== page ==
The more points a project receives, the higher the certification. To reach "gold," as the Michigan Alternative and Renewable Energy Center did, a project has to be awarded 39-51 points in categories such as sustainable sites, water efficiency, energy and atmosphere, innovation and design process, materials and resources, and indoor environmental quality.

Several points were due to the center's HVAC system. In the "energy and atmosphere" category, the center was given five points. It earned the points by exceeding the energy requirements of Standard 90.1 from the American Society of Heating, Refrigerating and Air-Conditioning Engineers. The standard deals with commercial buildings.

The mechanical system earned four points for being 35 percent more efficient than the standard's minimum requirements, York officials said. It also helped offset the higher temperatures produced by the building's glass-wall design.

"It's a trade-off," said Kaganovich said. "You can do a more efficient building. Or you can do a more efficient mechanical system. Or you can do a combination of the two to achieve your goal.

"LEED points are an abstract number, but each point represents real dollars - dollars to make the system work and dollars in energy savings."

Jack Geortner, FlexSys product and business development manager, explained how the under-floor system saved energy.

"You're going to see reductions in energy with an under-floor system - typically 10 to 30 percent," Geortner said. "That's because there is less fan-energy required, due to the system's low static pressure. Further, the air-distribution system is conditioning the first 6 feet of the space - or breathing zone - and not the entire volume of space, as is typical with an overhead VAV (variable-air-volume) system."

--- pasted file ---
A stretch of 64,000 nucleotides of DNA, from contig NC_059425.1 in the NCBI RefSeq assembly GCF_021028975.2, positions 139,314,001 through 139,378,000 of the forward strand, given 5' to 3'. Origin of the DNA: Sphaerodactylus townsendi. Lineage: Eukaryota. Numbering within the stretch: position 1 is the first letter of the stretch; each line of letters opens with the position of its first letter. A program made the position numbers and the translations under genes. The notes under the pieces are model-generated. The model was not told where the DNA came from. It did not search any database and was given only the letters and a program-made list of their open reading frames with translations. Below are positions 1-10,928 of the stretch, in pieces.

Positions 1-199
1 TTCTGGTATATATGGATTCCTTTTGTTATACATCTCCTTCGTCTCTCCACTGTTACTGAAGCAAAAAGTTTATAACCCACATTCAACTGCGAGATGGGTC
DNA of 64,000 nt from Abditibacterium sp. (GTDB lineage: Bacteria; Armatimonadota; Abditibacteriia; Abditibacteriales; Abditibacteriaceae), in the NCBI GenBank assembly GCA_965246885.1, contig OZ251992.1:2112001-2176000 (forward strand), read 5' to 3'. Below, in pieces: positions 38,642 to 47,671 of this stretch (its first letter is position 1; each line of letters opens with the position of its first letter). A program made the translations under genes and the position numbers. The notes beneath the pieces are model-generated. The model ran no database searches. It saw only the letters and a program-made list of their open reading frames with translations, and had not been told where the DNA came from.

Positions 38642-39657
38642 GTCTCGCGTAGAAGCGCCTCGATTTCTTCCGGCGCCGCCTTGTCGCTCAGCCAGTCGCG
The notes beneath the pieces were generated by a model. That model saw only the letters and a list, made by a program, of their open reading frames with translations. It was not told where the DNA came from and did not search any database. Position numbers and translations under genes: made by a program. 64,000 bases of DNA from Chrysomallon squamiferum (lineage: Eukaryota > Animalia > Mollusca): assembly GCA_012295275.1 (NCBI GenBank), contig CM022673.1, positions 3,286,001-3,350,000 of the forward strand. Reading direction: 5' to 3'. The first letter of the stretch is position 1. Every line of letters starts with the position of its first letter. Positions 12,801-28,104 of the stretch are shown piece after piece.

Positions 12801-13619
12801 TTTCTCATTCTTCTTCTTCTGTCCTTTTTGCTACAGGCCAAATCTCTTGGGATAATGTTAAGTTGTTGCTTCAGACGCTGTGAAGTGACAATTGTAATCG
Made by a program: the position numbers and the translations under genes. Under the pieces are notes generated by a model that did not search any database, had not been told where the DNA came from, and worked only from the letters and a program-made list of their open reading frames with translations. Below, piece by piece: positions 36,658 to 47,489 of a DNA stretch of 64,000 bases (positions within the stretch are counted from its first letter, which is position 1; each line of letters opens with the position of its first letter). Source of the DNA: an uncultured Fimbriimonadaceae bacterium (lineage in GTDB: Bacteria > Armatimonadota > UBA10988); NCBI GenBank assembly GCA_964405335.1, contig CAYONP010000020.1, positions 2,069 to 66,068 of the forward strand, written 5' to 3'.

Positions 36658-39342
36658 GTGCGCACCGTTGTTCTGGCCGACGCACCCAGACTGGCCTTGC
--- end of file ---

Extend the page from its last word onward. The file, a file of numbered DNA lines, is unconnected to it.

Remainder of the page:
The energy center earned one point for using HFC-407C refrigerants in the HVAC system, which does not harm the Earth's ozone layer.

Under "indoor environmental quality," the center earned three points. One point was for monitoring carbon dioxide levels in the building. The FlexSys system works with sensors to check carbon dioxide levels in the center's second-floor offices and first-floor laboratories. The sensors let the system know when to add outside air to the building to make sure carbon dioxide levels never get above 530 parts per million.

The center's under-floor ventilation system, which brings air directly to occupants' "breathing zones," works better than traditional overhead air-distribution equipment, York officials said. Old, stale air rises as it is warmed and is removed through the ceiling.

System controls also earned the building a point in the air-quality category. Each floor-level FlexSys terminal is temperature regulated. Each has two grilles that nearby occupants can adjust to change airflow.

"You can sit on top of the terminal, and if you don't want to feel any air movement, you can adjust the grilles to blow air laterally instead of on your legs," Kaganovich said.

Other LEED points were awarded for commissioning and verification work, indoor pollution control and water savings.